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Recycling
     

Recycling

3.5 2
by Rebecca Stefoff
 

Product Details

ISBN-13:
9780791015735
Publisher:
Facts on File, Incorporated
Publication date:
01/01/1991
Series:
Earth at Risk Series
Pages:
128
Product dimensions:
6.44(w) x 9.31(h) x 0.63(d)
Age Range:
10 - 12 Years

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Recycling 3.5 out of 5 based on 0 ratings. 2 reviews.
Anonymous More than 1 year ago
Colleen May 1/5/15 Ap Environmental Science The book I read was called “Recycling” by Rebecca Stafoff. This book was written to be very informational. It has the bad and the good of recycling throughout the book,which makes the book more interesting. As we know the world has been falling apart with the economy being bad. The bad economy has to do with recycling, and well other sources. The book really gets into detail about how Americans and other countries pretty much are living in a mess. It mentioned in the book that there is a huge group of people in some places, who live in the dumps, where all the waste gets placed when the trash guy comes around every day. The pile gets so big, and full of products that could have been reused. After taking about that the author talks about how there is step by step processes on what it takes to recycle. It doesn’t just talk about what happens to recycled material, which is very important. But speaking about that, when the waste is not taken care of properly or when there is too much, landfill leaks occur and release toxins into local waterways causing pollution. That ends up leading to more damage later on the worse it gets. The book also states that it is getting worse each and everyday. Americans have the worst reputation with recycling and we are causing a domino effect to other countries. The author gets more into depth with everything, but they are trying to give the readers an inside look on what would happen to America if the recycling industry failed. Honestly this book doesn’t really get the readers attention in the beginning but later on reading it gets better, because after reading what the world is like and how it is falling apart it like a reality check. It was an okay book, I wish it had more pictures to show what everything looked like. Her wording was really easy to understand but to put it in more perspective that most everyone can relate to .This book offers a variety of plans for the recycling industry later in life, and what we as people can do to change the world. The author captured the troubles people face every day by pollution and how one simple bottle can change the world, or how we remove our waste and where we trash it. The lake should not be our junkyards. It is time to make a change, and stand up and fight for our world to get better. There is a saying “reduce, reuse, and recycle”. All i have left to say to that is act upon it and stop holding back.I would definitely recommend this book to someone. It really can change your mind set on the world and what you do with your trash. I give this book a 4 out of 5.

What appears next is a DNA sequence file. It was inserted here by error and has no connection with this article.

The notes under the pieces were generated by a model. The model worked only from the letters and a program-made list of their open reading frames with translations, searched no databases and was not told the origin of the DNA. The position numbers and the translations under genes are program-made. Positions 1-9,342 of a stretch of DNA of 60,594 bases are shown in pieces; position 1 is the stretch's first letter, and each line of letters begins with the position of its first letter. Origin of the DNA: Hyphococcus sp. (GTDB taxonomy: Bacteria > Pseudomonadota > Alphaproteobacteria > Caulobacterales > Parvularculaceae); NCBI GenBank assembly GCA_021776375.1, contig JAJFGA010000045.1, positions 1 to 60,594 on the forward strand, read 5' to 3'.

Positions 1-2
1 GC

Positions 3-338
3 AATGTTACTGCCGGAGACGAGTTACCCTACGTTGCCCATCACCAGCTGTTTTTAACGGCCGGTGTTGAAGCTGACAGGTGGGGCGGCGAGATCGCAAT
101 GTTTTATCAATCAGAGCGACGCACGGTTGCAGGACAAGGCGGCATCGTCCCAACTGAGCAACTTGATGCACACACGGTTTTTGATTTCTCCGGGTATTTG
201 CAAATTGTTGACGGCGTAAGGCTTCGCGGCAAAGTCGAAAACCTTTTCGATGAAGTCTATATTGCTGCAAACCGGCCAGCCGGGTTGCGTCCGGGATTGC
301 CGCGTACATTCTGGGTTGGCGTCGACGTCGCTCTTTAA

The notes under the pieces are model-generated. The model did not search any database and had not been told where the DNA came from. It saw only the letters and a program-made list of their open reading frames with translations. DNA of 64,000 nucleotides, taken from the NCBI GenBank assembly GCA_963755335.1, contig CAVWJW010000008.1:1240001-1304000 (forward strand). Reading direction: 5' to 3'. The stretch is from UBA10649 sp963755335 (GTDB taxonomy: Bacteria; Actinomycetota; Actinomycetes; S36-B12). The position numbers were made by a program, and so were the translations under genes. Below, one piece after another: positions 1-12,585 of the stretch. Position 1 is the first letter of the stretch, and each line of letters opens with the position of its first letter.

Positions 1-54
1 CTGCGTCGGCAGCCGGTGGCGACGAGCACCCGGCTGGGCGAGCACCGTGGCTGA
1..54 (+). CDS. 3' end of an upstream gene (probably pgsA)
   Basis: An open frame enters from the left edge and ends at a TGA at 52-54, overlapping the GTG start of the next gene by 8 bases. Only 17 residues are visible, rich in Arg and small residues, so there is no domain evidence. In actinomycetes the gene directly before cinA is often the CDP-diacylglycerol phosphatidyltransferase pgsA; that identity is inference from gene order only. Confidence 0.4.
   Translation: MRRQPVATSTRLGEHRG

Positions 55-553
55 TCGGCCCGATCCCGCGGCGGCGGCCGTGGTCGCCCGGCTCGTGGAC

Guest More than 1 year ago
The book Recycling by Rebecca Stefoff is a very informative chapter book on the pros and cons of recycling. Not only does this book educate an everyday citizen on what happens to recycled materials, but it also allows you to read a step by step process on what it takes to recycle. This particular book not only talks about what happens to recyclables but it allows readers to learn about current issues in not only America but various other countries involving recycling. This chapter book gives readers an inside look on what would happen to America if the recycling industry failed. Not only does this book offer all of the above but it gives parents an appealing way for kids to recycle at a younger age. Another tip this book has to offer is how 'virgin' materials cause more pollution than recycled materials in our everyday society. This book holds all the recent studies on the pros to recycling and what it¿s doing to affect our everyday life. Lastly, this book offers a wide variety of future plans for the recycling industry and what we as everyday people can do to change the world around us. In my mind this author captured the troubles people face every day by the pollution and how one simple bottle can fix the world as we know it. Not only was her wording easy to understand but it put things in a perspective that most everyone can relate to. I would definitely recommend this book to someone is search for more ways to improve his/her town. Also anyone in search to know 'behind the scenes' at a recycling plant would gain valuable information from this book. I give this book a 3.5 out of 5.